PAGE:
What the Democrats should be saying instead is this: “Look, we get that there were some idiots who said Bush was like Hitler.  And we know that Code Pink consists of a bunch of transsexual drama queens whose protests are annoying even to the people who agree with the issues in principle.  But the fundamental difference between those groups and the Tea Party is that these liberals protestors were the fringe of our party.  They’re the half-dozen lunatics and twerps that give all of us a bad name.  But the Tea Party is your base. These are, almost to a person, stalwart conservatives, who worship at the altar of Bush and Reagan, who festoon their bodies with American flag regalia, and who believe there’s nothing sexier than a firearm clasped by a blond-haired, blue-eyed Aryan in an Uncle Sam hat.  18% of Americans identify with the Tea Party.  Toward the end of his presidency, only 25% of Americans had a favorable opinion of Bush.  The margin of difference there is razor-thin.  The Tea Party is the Republican Party is the Tea Party.  They’re indistinguishable from one another.  Which means – guess what? – the Republican party is littered with violent racists who are primarily angry that there’s a black man in the White House.  We have our crazies, too, but our crazies are the disorganized fringe.  Your crazies make up the foundation of your party.  Job well done, Republicans.”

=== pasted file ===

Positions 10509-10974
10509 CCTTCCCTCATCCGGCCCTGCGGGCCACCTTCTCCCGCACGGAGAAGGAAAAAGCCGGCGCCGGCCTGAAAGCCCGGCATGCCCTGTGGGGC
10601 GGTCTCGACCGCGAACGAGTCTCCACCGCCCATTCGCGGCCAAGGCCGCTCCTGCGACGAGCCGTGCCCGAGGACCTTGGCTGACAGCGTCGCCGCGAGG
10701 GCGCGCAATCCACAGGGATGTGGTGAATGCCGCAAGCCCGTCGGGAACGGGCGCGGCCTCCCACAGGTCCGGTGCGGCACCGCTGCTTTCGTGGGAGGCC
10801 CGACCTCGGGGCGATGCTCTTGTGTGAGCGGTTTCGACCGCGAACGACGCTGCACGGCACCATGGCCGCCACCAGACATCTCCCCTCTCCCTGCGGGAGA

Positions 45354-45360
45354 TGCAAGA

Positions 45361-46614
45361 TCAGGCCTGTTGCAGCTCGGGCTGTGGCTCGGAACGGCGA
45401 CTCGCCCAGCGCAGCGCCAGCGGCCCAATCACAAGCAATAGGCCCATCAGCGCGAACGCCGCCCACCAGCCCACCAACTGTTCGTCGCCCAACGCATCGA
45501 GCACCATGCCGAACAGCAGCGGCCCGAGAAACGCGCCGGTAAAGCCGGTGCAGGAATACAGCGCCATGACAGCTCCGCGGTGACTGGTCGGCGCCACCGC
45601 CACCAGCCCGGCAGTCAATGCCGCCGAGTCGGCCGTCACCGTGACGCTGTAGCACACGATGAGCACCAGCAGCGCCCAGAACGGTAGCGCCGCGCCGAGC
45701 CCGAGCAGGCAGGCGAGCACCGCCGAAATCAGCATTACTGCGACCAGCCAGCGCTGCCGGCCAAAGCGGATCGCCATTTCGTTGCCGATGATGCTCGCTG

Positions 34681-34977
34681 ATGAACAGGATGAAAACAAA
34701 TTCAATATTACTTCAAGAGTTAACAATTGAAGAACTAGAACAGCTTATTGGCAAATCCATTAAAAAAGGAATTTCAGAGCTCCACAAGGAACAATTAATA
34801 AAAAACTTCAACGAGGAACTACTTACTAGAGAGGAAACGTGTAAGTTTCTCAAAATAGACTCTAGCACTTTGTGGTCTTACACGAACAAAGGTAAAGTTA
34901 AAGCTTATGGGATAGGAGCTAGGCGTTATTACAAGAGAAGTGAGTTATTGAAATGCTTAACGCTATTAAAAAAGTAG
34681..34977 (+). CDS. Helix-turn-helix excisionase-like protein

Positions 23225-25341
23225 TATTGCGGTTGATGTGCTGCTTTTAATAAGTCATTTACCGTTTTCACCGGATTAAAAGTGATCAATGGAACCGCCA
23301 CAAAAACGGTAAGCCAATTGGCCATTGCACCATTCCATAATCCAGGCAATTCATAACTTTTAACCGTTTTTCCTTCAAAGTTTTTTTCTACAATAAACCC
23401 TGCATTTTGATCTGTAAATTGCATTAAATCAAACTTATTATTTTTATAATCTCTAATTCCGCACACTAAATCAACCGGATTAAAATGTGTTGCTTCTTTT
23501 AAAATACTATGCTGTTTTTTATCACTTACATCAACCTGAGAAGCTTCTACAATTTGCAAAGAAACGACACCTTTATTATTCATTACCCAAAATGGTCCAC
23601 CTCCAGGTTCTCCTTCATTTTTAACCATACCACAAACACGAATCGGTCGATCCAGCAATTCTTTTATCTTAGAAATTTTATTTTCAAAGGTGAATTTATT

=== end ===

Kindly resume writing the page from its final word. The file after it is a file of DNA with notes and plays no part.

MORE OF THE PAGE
3) Much was made of the recent poll demonstrating that Tea Party members are wealthy older white males.  No shit.  Really?  Perhaps more surprising was the finding that, grammatically incoherent and rhetorically obtuse protest signs notwithstanding, they’re also educated.  One thing I’d like to point out, though, is that there’s a difference between being educated and being intelligent or informed.  I have a high level of education, but I’m not too swift when it comes to certain things outside my purview.  You don’t, for instance, often hear me spouting off about quantum physics.  If I don’t know much about something, I tend to keep my mouth shut.  I’m a good listener.  But the Tea Party, despite whatever level of education its individual members possess, don’t seem to know much about the government or taxes or Obama’s citizenship or, you know, any of the issues they’re supposedly protesting.  To wit: